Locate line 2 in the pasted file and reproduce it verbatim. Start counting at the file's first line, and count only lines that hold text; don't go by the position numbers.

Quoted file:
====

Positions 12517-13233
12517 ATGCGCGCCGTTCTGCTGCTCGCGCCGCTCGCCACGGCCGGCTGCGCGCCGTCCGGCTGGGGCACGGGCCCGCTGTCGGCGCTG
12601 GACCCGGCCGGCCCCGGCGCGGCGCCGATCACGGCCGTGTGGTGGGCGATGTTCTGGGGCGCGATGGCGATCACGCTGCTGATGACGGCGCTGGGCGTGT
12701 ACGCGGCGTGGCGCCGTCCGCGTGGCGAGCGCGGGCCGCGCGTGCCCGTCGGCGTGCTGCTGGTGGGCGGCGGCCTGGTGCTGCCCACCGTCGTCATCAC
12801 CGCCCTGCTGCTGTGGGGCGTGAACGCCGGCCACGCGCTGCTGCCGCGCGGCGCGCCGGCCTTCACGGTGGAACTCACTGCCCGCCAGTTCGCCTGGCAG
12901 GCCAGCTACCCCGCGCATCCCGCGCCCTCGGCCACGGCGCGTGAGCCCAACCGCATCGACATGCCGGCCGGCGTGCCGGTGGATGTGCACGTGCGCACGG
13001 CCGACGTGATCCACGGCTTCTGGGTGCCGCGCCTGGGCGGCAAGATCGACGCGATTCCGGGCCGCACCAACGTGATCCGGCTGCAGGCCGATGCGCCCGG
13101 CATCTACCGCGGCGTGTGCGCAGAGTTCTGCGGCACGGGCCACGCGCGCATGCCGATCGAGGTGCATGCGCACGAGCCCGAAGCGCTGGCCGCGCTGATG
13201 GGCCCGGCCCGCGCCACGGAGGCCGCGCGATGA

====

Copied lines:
12517 ATGCGCGCCGTTCTGCTGCTCGCGCCGCTCGCCACGGCCGGCTGCGCGCCGTCCGGCTGGGGCACGGGCCCGCTGTCGGCGCTG